Mental Health

Self-Care During a Pandemic

Why is self-care important?

The year 2020 has been sobering and challenging to say the least. It has been a season of cancelling or postponing plans, shutting down, and staying home. We have experienced new levels of disruption and uncertainty, with no real timeframe on how long any of it will last.

Jesus knew that self-care is an issue of the greatest importance.  That’s why He regularly took time out to re-fill His pitcher with Living Water. We all have to do the same. It’s only when you allow your cup to be filled that you can fill the cup of others. If you have nothing in your cup, you can’t give anything away.

Caring for Your Body

Eat

Your body needs fuel and proper nutrients in order to function well. While it can be easy to fall into the trap of wanting to eat a ton of junk or spend time cooking all the recipes you have saved on Pinterest because all of your normal activities, plans, or events have been postponed or cancelled; neither is helpful to you. Your body needs regular, healthy meals. Do your best to give your body the fuel it needs.

Exercise

With all the extra time, it is the perfect time to get your body moving. And you don’t have to run a marathon to get your body moving. You can go on a walk, a short run, or even do a workout routine in your living room. If this year has brought on increased stress and anxiety, exercise can be an invaluable tool to help combat racing thoughts and increase your immunity at the same time. Studies also show regular, mild cardiovascular exercise can fend off depression.

Sleep

Having a regular sleep schedule (8-9 hours of sleep), is very important for brain function. Even small things can begin to feel overwhelming if your brain is not functioning well.

Caring for Your Mind

Monitor Your Emotions

God created emotions. Our Heavenly Father experiences emotions and He created us to experience them too. Our emotions are designed to carry useful information that directs us to what we need to attend to.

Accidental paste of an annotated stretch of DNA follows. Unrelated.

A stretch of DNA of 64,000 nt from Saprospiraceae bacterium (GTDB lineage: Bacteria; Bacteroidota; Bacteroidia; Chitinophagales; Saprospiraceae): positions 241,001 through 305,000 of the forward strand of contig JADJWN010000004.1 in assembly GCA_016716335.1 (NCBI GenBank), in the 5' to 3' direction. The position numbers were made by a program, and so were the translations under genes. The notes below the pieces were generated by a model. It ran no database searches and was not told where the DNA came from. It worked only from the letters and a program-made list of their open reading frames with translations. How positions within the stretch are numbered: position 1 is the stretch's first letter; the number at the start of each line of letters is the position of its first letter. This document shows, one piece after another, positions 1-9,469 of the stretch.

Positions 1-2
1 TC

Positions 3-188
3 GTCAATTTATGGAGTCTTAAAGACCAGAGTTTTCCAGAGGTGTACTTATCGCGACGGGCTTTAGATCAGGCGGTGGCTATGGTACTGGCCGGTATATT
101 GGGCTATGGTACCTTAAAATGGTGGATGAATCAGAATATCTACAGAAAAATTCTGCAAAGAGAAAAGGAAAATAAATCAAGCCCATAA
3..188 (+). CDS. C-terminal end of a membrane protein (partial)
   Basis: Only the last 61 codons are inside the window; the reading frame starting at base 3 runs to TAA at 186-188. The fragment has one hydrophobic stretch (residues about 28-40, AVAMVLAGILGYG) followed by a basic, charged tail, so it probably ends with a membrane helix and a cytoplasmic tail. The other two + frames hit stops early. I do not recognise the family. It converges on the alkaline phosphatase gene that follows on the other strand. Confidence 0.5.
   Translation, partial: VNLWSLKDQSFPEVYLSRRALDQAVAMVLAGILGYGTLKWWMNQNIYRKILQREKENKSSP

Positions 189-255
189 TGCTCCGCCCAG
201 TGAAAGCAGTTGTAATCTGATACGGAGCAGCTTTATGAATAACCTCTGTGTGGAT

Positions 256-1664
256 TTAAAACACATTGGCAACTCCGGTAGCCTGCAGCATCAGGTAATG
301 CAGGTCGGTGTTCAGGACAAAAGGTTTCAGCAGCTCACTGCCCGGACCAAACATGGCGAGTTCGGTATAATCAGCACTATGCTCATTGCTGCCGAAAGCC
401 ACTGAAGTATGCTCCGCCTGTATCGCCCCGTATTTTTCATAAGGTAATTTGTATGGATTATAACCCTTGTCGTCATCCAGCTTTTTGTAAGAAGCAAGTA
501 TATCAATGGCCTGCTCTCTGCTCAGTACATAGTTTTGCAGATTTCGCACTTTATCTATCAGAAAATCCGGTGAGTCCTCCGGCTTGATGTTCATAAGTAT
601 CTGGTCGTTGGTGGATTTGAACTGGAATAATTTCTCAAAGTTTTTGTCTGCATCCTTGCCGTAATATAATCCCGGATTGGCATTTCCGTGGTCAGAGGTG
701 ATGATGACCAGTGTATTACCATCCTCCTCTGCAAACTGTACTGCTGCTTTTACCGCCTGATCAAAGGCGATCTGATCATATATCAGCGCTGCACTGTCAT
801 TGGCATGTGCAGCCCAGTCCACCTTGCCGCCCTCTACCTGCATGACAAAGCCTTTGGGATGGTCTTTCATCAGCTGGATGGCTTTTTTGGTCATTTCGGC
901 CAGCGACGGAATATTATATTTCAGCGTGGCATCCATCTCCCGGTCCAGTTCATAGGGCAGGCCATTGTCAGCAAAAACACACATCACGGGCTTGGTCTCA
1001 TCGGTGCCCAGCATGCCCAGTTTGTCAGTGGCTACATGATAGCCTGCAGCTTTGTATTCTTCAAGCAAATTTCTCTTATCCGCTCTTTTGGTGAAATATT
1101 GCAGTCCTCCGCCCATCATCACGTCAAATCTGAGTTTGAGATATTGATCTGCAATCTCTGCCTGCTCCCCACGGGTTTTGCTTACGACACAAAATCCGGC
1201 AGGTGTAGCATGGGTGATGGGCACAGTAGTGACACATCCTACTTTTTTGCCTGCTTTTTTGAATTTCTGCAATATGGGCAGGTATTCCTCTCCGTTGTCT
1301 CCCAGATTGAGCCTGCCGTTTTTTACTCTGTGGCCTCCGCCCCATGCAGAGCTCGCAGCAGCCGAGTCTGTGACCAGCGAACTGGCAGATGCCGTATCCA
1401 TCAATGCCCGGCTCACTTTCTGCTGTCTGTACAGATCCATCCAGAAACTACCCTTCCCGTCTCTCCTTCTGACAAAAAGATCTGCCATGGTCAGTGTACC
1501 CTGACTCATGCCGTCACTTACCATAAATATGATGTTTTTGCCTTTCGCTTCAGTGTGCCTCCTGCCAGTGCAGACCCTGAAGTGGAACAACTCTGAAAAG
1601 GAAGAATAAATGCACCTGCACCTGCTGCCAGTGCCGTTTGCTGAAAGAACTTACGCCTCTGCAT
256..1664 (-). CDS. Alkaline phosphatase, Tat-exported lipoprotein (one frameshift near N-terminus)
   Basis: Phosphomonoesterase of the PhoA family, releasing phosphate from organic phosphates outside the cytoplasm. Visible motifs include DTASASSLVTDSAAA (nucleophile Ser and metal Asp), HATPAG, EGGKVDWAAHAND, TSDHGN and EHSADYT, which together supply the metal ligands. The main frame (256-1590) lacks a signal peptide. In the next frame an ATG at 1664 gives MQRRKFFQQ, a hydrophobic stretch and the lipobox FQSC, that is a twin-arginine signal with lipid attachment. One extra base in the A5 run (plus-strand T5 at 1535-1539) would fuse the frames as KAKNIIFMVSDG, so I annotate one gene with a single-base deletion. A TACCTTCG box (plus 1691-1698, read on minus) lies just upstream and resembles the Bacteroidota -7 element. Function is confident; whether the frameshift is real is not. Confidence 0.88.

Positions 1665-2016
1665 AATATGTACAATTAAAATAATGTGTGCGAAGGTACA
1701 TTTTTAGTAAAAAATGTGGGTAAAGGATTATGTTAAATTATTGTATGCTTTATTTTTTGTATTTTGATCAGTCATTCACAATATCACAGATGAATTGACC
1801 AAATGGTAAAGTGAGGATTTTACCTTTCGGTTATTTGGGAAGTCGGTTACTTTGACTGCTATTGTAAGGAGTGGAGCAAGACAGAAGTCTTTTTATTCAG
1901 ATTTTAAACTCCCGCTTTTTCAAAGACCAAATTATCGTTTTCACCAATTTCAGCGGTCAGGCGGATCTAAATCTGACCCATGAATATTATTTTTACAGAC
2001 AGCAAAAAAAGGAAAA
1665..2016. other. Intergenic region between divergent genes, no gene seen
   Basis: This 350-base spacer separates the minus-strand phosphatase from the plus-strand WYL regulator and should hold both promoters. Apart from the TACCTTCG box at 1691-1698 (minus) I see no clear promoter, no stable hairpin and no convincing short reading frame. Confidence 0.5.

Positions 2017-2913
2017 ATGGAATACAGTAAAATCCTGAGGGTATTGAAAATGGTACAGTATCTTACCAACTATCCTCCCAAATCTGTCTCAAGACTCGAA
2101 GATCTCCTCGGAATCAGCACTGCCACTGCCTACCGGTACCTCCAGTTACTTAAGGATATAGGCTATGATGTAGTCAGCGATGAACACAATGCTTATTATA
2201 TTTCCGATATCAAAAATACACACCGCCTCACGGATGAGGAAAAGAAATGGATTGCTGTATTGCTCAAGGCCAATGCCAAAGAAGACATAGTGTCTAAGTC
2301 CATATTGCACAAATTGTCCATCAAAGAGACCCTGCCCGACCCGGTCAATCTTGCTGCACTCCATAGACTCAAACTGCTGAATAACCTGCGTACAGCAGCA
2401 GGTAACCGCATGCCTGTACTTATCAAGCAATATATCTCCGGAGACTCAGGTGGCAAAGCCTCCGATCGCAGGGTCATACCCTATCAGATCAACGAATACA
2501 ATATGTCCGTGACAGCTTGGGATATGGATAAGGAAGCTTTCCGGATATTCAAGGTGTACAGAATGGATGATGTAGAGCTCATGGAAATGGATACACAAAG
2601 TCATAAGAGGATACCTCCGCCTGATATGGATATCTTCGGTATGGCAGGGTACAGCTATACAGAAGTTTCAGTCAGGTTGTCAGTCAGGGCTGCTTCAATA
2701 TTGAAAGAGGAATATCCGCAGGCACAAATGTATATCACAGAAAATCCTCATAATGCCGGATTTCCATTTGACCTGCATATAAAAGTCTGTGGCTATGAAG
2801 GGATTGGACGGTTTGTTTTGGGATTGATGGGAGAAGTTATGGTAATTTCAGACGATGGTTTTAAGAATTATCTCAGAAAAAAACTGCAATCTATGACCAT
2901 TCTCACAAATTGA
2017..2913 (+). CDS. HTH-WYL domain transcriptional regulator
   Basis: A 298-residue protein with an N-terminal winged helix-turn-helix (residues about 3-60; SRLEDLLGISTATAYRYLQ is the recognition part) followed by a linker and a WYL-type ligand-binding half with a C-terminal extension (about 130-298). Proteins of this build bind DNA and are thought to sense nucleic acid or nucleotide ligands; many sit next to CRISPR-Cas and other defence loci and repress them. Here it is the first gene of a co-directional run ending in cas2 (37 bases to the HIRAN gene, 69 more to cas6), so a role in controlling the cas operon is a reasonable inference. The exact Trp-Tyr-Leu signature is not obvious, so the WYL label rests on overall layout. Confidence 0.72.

A good analogy for this is to think about if you were to touch a hot stove.  The pain you would experience from touching the stove would teach you a lesson that would save you from further harm. Pain alerts us to injury that is either happening or has occurred that requires our care and attention. In the same way, emotional pain informs us of present or past hurt and alerts us that care and attention is necessary.

Connect with Others

God created us for connection. With today’s technology there are many ways to stay connected to family and friends. Reach out to your support system. Ask for emotional and practical support when you need it.

Make Space for Yourself

  • Go on a walk
  • Listen to relaxing or uplifting music
  • Go fishing
  • Exercise to upbeat music
  • Read a book
  • Take an online class to learn a new skill or hobby
  • Cook your favorite meal
  • Take a relaxing bath
  • Drink coffee on the porch

Caring for Your Spirit

Find that place, if it is only one hour a week, where you can retreat- become quiet. The objective is to find a place apart from the daily grind where you can get in touch with God and discover who you are within the context of His love. As we go through these uncertain times, take time to notice moments when you experience God’s presence. Try asking yourself, When in the last 24 hours have I sensed, even in the smallest of ways, the truth of Immanuel—God with us? 

Leslie is a licensed professional counselor. She works as a therapist at a marriage intensive retreat center. She is also a foster mom and police wife. Her and her husband live in Missouri with their two teenage sons and three dogs.

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